Portions of Pakistan's Federally Administered Tribal Areas (FATA), northwestern Khyber Pakhtunkhwa province, and southwestern Balochistan province remained a safe haven for terrorist groups seeking to conduct domestic, regional, and global attacks, the State Department said in its annual report on terrorism.

Al-Qaeda, the Haqqani Network, Tehreek-e-Taliban Pakistan (TTP), Lashkar-i-Jhangvi, and other terrorist groups, as well as the Afghan Taliban, took advantage of these safe havens to plan operations in Pakistan and throughout the region, the report said.

In 2014, Pakistan launched military operations in North Waziristan Agency and Khyber Agency to eliminate terrorist safe havens, destroy terrorist infrastructure, and disrupt terrorist communication networks, it said.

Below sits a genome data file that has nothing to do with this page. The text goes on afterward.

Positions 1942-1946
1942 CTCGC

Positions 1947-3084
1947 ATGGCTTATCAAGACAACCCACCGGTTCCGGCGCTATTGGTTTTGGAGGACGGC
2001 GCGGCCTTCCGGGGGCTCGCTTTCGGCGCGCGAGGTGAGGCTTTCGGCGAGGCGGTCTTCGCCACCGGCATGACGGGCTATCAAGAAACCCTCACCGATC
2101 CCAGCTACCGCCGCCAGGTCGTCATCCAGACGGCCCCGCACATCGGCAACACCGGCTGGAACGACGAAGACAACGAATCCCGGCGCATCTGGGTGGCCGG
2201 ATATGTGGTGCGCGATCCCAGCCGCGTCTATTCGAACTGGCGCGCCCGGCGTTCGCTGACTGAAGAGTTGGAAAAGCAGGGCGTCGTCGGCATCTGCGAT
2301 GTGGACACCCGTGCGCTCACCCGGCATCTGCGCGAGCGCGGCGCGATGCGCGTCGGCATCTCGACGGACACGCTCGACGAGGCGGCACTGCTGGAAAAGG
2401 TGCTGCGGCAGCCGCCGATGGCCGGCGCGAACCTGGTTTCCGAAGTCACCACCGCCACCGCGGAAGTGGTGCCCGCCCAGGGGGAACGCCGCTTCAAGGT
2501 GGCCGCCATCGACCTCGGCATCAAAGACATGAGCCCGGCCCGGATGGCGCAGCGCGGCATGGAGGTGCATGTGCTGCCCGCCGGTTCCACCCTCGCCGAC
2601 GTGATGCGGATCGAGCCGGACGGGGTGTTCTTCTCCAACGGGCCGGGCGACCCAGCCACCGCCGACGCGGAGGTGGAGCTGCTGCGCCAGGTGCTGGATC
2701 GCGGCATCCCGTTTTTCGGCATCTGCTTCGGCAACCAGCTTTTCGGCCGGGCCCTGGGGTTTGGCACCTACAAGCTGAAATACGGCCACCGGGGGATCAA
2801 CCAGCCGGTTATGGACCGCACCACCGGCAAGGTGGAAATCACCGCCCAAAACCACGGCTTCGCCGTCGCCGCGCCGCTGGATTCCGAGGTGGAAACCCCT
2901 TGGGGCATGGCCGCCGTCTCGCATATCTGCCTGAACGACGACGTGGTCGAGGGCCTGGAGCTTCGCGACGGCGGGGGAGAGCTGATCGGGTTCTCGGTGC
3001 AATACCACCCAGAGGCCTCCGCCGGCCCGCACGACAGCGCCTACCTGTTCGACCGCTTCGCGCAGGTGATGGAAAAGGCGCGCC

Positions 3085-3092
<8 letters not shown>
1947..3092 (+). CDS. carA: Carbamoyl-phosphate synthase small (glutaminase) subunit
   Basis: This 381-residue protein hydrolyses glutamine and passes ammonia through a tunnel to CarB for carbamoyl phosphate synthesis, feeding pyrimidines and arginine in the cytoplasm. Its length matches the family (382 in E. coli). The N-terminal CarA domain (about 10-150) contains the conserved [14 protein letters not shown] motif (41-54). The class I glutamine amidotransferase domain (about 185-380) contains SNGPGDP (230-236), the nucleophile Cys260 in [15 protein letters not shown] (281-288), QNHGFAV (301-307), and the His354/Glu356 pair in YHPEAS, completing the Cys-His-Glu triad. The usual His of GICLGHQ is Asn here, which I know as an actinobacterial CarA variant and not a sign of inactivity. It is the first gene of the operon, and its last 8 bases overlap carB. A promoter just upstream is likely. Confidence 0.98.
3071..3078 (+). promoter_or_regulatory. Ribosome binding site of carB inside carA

"The military operations had a significant impact on TTP safe havens, but some terrorist organisations in the region continued to operate, primarily along the border with Afghanistan," the State Department said.

Particularly since the start of comprehensive military operations in North Waziristan displaced militants into Afghanistan, Pakistan has sought improved coordination to address cross-border threats from TTP emanating from safe havens in Afghanistan, the report said.

US and Pakistan regularly discussed counter-terrorism and border-control efforts to interdict terrorists, it said.

The 2013 trilateral border standard operating procedures between Pakistan, Afghanistan, and the International Security Assistance Force (ISAF) expired at the end of 2014. Pakistan and Afghanistan continued to negotiate a replacement bilateral agreement, it added.

According to the report, the potential for WMD trafficking, proliferation, and terrorism remained a concern in Pakistan.

Latest News from World News Desk